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Cost Of School Finance Lawsuits In Kansas Runs Into Millions Of Dollars

The cost of the current school funding case in Kansas, now before the justices of the state Supreme Court, now totals more than $5.5 million.
The cost of the current school funding case in Kansas, now before the justices of the state Supreme Court, now totals more than $5.5 million.
The cost of the current school funding case in Kansas, now before the justices of the state Supreme Court, now totals more than $5.5 million.
Credit Kansas Supreme Court
The cost of the current school funding case in Kansas, now before the justices of the state Supreme Court, now totals more than $5.5 million.

While public schools in Kansas deal with frozen budgets and lawmakers prepare for another session dominated by fights over school funding, there is a small group of people profiting: lawyers representing the state and school districts in the case now before thes Kansas Supreme Court.

The Gannon case was filed in 2010 and since then both sides have incurred a total of more than $5.5 million in attorney fees, as well as travel, expert witness and lobbying costs.

“If you want to advance your constitutional rights through the court system, lawyers are the way you have to do it," says attorney John Robb from Newton, a member of the legal team suing the state for more school funding.

The cost of pursuing these constitutional rights has cost school districts a bundle. Since the Gannon case was filed, the 43 school districts involved have paid $3,536,734 in legal fees to Robb and his partner, attorney Alan Rupe from Wichita. The bills are paid by the group Schools For Fair Funding, with larger districts, like Kansas City, Kansas, paying a bigger chunk.

In addition to attorney fees, the districts have paid $645,431 for lobbying, media consulting and expert witnesses, according to Schools For Fair Funding. The school districts' total since Gannon was filed: $4,182,165.

Robb says he thought the whole school finance issue was over in 2001 when the Supreme Court ordered the Legislature to put another $755 million over three years into public education. That was a case called Montoy. But as soon as that case was finished, lawmakers took back $511 million.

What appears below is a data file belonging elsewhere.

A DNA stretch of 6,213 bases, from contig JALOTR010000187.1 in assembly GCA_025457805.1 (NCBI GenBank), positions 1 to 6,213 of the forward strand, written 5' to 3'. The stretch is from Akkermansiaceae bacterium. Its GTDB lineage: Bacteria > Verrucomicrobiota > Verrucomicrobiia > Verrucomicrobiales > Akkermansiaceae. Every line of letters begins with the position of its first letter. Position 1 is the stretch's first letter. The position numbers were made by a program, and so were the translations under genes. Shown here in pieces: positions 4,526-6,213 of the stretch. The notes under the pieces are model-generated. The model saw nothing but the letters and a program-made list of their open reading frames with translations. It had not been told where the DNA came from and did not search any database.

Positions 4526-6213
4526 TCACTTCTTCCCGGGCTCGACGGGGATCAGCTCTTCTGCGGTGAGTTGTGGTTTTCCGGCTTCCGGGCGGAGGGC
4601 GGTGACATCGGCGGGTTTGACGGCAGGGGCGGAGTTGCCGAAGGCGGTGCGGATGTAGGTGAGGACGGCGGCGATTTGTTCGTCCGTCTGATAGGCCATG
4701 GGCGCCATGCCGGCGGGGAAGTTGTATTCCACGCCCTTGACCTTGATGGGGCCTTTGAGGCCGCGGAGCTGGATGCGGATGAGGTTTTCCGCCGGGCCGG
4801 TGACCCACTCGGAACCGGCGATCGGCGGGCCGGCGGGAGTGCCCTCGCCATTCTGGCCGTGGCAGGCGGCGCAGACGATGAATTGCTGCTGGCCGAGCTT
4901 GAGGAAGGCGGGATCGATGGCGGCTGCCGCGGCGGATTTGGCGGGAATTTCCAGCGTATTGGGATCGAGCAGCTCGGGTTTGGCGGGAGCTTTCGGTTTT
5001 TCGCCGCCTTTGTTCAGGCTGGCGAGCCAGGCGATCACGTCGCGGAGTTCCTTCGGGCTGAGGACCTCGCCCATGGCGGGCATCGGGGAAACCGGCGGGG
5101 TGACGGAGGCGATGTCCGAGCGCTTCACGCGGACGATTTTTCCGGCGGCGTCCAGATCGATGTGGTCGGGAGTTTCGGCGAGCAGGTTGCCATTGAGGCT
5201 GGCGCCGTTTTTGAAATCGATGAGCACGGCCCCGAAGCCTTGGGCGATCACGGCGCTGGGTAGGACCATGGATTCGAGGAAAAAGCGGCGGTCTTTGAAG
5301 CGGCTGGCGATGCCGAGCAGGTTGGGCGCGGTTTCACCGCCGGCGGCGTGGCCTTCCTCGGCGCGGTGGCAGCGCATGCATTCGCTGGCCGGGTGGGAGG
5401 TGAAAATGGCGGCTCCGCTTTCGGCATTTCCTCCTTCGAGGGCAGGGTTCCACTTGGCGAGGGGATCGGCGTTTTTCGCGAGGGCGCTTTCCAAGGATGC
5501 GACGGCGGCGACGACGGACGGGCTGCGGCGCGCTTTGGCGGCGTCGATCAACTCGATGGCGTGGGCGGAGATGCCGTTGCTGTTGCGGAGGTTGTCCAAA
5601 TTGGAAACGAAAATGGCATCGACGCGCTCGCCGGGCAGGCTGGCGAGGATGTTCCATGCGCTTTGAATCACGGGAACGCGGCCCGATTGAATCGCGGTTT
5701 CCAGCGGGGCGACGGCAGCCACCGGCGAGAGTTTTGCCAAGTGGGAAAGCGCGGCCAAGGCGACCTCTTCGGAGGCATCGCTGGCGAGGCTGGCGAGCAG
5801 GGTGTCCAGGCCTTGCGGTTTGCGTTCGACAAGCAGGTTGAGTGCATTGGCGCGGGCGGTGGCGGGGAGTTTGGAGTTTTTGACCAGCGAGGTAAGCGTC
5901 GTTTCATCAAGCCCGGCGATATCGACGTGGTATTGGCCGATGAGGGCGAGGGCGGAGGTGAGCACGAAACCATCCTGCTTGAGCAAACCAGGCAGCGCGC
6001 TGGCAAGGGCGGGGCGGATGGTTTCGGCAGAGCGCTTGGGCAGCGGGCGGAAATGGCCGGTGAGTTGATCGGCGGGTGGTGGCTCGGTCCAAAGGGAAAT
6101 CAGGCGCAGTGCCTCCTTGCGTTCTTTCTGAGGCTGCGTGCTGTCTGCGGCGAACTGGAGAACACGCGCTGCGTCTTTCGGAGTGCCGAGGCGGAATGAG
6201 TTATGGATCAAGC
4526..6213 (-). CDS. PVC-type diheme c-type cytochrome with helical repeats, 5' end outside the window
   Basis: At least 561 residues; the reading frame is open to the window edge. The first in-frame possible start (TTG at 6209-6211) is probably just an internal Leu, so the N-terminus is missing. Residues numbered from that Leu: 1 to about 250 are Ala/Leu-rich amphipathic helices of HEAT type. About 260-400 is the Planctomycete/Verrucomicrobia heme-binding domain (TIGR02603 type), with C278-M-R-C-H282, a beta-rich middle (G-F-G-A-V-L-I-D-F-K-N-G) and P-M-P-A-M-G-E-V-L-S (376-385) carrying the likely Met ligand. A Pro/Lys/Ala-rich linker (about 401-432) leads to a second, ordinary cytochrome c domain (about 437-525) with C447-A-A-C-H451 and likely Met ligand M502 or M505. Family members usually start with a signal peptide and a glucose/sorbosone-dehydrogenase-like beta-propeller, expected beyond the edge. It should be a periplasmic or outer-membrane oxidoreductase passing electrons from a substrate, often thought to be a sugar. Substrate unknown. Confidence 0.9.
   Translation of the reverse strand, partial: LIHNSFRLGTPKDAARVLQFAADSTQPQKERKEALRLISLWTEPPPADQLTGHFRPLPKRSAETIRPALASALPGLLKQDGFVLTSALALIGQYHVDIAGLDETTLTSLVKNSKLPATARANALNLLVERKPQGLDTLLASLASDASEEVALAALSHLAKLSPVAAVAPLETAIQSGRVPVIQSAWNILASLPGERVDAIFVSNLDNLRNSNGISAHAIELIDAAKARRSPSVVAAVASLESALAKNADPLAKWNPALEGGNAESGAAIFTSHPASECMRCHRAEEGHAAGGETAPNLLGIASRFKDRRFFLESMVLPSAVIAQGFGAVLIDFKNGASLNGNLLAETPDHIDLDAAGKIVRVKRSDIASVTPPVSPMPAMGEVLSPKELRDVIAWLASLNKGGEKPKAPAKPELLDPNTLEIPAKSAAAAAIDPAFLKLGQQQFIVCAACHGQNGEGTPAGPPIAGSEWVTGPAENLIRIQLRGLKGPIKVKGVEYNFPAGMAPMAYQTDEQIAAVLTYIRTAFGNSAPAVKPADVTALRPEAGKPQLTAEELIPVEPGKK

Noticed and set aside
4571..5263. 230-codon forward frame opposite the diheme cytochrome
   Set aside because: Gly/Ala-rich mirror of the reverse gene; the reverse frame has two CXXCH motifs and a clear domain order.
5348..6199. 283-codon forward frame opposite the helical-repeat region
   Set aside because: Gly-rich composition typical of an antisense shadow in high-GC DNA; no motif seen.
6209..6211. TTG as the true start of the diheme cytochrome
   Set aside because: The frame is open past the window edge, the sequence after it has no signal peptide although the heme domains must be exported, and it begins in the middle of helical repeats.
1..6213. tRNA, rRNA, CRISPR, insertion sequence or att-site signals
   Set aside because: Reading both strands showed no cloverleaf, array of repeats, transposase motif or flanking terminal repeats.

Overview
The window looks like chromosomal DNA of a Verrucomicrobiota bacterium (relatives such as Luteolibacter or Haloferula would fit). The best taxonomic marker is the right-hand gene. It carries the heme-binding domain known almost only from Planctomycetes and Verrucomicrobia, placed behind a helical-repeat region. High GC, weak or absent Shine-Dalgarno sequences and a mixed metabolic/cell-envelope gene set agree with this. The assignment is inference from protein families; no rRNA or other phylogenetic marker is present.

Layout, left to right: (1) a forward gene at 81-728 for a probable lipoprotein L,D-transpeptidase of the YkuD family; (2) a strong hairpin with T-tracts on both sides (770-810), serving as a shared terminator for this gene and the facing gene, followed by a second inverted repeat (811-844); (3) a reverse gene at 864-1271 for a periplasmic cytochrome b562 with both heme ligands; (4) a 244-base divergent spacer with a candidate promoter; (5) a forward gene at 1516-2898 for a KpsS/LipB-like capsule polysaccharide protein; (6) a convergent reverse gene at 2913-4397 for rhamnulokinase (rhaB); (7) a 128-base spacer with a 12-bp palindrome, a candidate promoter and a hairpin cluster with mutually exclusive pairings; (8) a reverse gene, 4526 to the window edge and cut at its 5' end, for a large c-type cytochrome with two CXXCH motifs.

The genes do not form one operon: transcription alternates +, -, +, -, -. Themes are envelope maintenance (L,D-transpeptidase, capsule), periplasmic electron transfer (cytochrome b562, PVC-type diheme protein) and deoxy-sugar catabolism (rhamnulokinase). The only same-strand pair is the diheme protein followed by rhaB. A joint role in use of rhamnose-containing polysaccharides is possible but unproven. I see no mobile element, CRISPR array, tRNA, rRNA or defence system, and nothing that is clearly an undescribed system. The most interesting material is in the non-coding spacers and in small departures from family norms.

“So I don’t know that it’s the lawyers pushing this as much as the Legislatures breaking its promises every time they turn around,” Robb says .

Despite the hefty legal bill, Robb claims all this litigation has resulted in an extra $617 million a year for Kansas schools.

The state's bill is a lot less. The attorney general's office says it has spent $1,387,034 on outside legal fees with the Wichita law firm of Hite, Fanning and Honeyman.

"The attorney general's office is using a combination of staff counsel and contract counsel to defend the state in this large case," state Attorney General Derek Schmidt said in a statement.

Most of the money was spent on attorney's fees, $1,233,811. Expenses such as travel and hotels have totaled $95,132. Expert witnesses have cost the state $58,090.

"Plaintiffs have requested relief that if granted would be in excess of $1 billion of additional funding,"  Schmidt said. "We are making sure the state’s defense is complete and robust."

The cost for both sides will go up. Bills for oral arguments before the Supreme Court on Nov. 6 have not come in yet. Plus there are more briefs and oral arguments at least into next spring as the two sides battle over whether Kansas children are getting an adequate education with the current funding.

Sam Zeff covers education for KCUR. He's also co-host of KCUR's political podcast Statehouse Blend. Follow him on Twitter @samzeff.

Copyright 2015 KCUR 89.3